Both pursuits proved grist for the mill once Loomer wended her way to INTAR and Fornes in 1985. Since then, Loomer has done better than most women in terms of getting her work staged, perhaps partly because she’s come into her own during a period in which the theater has paid particular attention to ethnic representation.

“The climate has changed significantly and the theater climate has eased a bit,” says playwright-screenwriter Jose Rivera. “There’s a strong desire among people who run theaters to place before their audiences populations that are part of this country that they might otherwise not see.”


Yet those same people have done next to nothing about the underrepresentation of female writers. “What’s been hard for us recently is choosing and balancing a season with all of the constituencies that we try to serve,” says the Taper’s Egan of the dearth of female playwrights produced on the Taper main stage. “We can do better in that area, I’m not going to deny that. We just have to be more vigilant.”

Loomer may be the lucky one at the Taper this year, but she’s aware that her position is singular. “I am passionate in support that there be more venues for women, but I can’t tell you that I’ve experienced prejudice,” she says.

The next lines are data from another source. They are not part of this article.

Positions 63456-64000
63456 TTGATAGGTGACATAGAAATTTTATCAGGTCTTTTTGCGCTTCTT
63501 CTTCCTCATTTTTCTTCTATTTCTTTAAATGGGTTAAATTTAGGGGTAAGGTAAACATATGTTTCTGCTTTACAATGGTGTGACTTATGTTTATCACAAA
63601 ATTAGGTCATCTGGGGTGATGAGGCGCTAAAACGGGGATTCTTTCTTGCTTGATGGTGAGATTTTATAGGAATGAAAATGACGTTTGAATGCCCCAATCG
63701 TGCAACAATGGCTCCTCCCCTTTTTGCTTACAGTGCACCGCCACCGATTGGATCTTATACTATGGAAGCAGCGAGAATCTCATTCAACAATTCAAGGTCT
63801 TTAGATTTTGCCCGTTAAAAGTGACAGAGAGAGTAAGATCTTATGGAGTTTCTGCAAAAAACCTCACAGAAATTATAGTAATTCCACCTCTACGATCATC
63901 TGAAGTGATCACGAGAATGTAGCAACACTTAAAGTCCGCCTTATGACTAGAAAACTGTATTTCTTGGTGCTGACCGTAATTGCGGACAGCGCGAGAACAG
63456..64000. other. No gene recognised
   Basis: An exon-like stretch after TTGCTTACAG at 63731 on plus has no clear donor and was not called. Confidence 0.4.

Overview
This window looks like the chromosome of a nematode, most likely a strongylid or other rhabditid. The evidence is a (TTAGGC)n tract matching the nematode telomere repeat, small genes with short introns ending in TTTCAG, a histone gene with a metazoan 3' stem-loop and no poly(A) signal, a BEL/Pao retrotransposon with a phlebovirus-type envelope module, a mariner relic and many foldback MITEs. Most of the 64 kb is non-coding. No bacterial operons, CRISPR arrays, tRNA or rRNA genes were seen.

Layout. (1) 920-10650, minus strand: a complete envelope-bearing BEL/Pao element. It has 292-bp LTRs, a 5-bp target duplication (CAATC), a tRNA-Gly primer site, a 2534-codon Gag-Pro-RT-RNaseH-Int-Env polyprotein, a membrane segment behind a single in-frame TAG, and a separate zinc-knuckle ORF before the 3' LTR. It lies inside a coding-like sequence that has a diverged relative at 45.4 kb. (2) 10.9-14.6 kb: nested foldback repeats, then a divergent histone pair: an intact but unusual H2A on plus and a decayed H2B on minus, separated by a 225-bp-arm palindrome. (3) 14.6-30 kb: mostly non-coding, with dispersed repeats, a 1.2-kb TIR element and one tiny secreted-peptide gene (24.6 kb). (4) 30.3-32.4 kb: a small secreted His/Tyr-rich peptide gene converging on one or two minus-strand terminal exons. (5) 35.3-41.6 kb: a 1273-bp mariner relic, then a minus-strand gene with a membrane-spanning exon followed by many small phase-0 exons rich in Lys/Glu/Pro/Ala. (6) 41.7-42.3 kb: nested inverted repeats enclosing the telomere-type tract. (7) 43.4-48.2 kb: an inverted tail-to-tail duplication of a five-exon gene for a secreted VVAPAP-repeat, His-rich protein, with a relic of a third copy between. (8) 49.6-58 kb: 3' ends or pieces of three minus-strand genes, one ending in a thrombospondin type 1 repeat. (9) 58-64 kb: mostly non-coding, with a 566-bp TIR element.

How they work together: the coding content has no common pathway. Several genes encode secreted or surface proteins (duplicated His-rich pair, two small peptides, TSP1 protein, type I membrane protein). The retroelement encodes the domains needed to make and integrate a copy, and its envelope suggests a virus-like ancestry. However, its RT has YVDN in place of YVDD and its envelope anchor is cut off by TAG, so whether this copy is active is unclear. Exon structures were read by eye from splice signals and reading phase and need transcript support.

And even the comparatively fortunate Loomer knows the idiosyncrasies of the mostly male workplace. “I know that if I’m sitting in a room and there is a male producer, a male director, a male dramaturge and a couple of other men, they will be a little more at ease with each other because they’re used to dealing with each other,” she says.

T here’s as much difference be tween theater and film as be tween the centuries to which the women of “The Waiting Room” belong. Yet Loomer has found ways to adjust her working process for each medium.


“I approach theater completely differently from TV,” she says. “I wait and one scene comes to me, then another, then a character. I don’t write linearly. In television and film, you are required to do a story outline, which means that you know what will happen before the characters really come alive.”

It’s an accommodation that she’s learned to make, although it hasn’t always been that easy. The trick, she says, is to get to know which tasks from each discipline are compatible. “There are some things that you can do at the same time,” she says. “I can punch up a television script at the same time as I’m doing first-draft playwriting. But I find it hard to do a real original television script or a movie and a play at the same time.”

The collaborative process is also different in TV than it is in theater, and the way the small-screen game is played tends to throw into relief the peculiarities of being a woman in what’s still mostly a man’s realm. “I’ve had the experience of being the only woman on a staff and that’s absolutely wild. Comedy in television is kind of an aggressive game, especially as played by men.”